Yeats on ‘supreme art’

William Butler Yeats

‘Supreme art is a traditional statement of certain heroic and religious truths, passed on from age to age, modified by individual genius, but never abandoned. The revolt of individualism came because the tradition had become degraded, or rather because a spurious copy had been accepted in its stead’.

– William Butler Yeats

… and a poem – ‘The Fascination of What’s Difficult’ – from The Collected Poems of W. B. Yeats (1989):

The fascination of what’s difficult
Has dried the sap out of my veins, and rent
Spontaneous joy and natural content
Out of my heart. There’s something ails our colt
That must, as if it had not holy blood
Nor on Olympus leaped from cloud to cloud,
Shiver under the lash, strain, sweat and jolt
As though it dragged road metal. My curse on plays
That have to be set up in fifty ways,
On the day’s war with every knave and dolt,
Theatre business, management of men.
I swear before the dawn comes round again
I’ll find the stable and pull out the bolt.

‘On Behalf of the Committee’

Dead light bulb.jpg

Let us begin by briefly drawing
attention to your inevitable death.

We’re sorry if we’ve startled you by writing
so directly, but we worried you

might not otherwise notice, since
you’ve ignored several clear signs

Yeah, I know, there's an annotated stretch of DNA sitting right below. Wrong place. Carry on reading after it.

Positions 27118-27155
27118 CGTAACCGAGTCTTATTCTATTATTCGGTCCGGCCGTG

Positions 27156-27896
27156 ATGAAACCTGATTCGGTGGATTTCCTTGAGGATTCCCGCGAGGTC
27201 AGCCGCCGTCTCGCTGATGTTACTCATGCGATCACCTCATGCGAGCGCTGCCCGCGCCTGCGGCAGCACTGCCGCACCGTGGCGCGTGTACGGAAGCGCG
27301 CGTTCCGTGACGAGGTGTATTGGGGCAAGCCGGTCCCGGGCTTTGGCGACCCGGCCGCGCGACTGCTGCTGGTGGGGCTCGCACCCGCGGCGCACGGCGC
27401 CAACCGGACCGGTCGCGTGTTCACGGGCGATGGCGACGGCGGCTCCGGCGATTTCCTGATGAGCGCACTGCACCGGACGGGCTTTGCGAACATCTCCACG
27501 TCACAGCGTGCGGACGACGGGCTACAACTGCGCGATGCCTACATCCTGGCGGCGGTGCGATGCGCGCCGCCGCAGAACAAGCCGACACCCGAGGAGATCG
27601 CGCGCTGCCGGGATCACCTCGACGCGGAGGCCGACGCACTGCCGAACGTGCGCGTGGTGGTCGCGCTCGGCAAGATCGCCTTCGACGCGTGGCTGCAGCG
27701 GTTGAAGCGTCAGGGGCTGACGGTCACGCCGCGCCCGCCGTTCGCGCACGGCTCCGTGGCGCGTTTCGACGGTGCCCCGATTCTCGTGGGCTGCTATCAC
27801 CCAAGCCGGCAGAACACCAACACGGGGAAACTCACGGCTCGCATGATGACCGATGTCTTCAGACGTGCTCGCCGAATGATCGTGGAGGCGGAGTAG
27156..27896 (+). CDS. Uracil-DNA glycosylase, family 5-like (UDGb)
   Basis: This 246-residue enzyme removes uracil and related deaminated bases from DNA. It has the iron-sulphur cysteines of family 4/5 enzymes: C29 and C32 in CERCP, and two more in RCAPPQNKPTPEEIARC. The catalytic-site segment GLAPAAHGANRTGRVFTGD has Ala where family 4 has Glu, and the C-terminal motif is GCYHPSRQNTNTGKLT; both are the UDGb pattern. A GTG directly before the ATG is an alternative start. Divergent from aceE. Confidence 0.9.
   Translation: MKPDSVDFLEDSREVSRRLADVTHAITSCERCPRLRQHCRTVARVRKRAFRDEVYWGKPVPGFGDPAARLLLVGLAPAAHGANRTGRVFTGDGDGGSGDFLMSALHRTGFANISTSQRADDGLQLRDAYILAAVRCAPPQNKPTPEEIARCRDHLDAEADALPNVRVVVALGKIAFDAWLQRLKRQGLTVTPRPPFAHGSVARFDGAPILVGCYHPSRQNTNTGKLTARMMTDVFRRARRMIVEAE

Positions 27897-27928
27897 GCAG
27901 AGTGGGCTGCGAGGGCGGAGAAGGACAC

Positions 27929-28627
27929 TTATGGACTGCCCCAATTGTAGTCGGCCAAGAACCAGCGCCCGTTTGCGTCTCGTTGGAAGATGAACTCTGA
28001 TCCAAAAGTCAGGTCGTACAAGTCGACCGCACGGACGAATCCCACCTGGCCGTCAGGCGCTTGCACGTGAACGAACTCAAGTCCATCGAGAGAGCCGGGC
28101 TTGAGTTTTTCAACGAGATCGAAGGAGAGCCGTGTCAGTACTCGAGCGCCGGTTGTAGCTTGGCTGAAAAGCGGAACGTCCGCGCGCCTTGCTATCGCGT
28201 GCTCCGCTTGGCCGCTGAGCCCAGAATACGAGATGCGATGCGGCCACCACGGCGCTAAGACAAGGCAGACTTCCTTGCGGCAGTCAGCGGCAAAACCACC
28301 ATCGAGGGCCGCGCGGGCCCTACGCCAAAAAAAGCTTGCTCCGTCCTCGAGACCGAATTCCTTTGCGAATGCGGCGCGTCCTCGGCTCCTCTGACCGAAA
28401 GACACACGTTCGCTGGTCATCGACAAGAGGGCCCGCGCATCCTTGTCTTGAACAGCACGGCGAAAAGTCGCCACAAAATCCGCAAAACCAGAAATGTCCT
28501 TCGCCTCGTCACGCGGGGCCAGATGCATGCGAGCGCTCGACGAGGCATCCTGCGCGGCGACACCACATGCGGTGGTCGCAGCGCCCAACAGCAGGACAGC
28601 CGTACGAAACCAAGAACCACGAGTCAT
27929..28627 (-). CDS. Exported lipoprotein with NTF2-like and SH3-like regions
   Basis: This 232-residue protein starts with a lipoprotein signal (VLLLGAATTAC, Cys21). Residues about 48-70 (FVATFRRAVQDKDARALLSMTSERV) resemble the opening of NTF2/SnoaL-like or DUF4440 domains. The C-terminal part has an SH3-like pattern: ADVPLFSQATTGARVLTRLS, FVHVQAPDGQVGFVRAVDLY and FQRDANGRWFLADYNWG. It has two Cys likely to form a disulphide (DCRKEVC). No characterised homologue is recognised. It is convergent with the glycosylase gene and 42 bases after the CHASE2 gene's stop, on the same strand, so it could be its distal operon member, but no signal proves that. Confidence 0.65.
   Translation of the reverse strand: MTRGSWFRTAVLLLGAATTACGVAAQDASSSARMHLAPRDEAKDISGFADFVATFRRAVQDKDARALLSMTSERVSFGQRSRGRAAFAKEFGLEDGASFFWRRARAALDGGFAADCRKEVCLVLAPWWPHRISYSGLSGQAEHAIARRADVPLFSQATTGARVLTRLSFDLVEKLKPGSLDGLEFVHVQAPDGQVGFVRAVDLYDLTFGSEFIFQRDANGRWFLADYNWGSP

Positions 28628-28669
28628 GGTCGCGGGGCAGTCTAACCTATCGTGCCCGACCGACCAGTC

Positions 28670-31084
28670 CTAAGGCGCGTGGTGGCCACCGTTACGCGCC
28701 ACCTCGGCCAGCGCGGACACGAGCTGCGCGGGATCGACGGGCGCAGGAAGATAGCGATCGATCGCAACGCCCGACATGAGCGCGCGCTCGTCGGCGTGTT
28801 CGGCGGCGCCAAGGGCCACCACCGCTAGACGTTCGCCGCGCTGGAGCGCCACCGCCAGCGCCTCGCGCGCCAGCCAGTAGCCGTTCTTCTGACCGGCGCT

of your demise: the steady rupture
of filaments in old light bulbs,

your car’s plaintive whine, and the pastel
colony multiplying across the Life

brand loaf in your breadbox.
We admit, some of the attempts

to remind you of your limited tenure
among the living were rather obscure.

The squall of the child next door
was, at times, barely audible,

and the ants would only on occasion
march at a pace that allowed

you to observe them carrying off
the parted corpse of some fellow

creeping thing. We remain hopeful
that your mother’s occasional calls

will one day trick you out of your complacency.
However, if you cannot learn how even

the perfect flourishing of a bird in flight
performs the poem of your death, this

body will remain to show you how again.

– Joshua Jones, ‘On Behalf of the Committee’, in Letters Journal.

Jacob Stratman, ‘a poem for my sons when they yell at God’

Jan Brueghel the Elder - Jonah Leaving the Whale (c. 1600).jpg
Jan Brueghel the Elder, ‘Jonah Leaving the Whale’ (c. 1600)

In candied red, the white-bearded
prophet emerges hands still clasped in prayer,
clean, really clean, maybe too clean, first-day-
of-school clean, baptism clean. It is a childish
painting, perhaps, the punished coming up
for air after a three-day, divine timeout,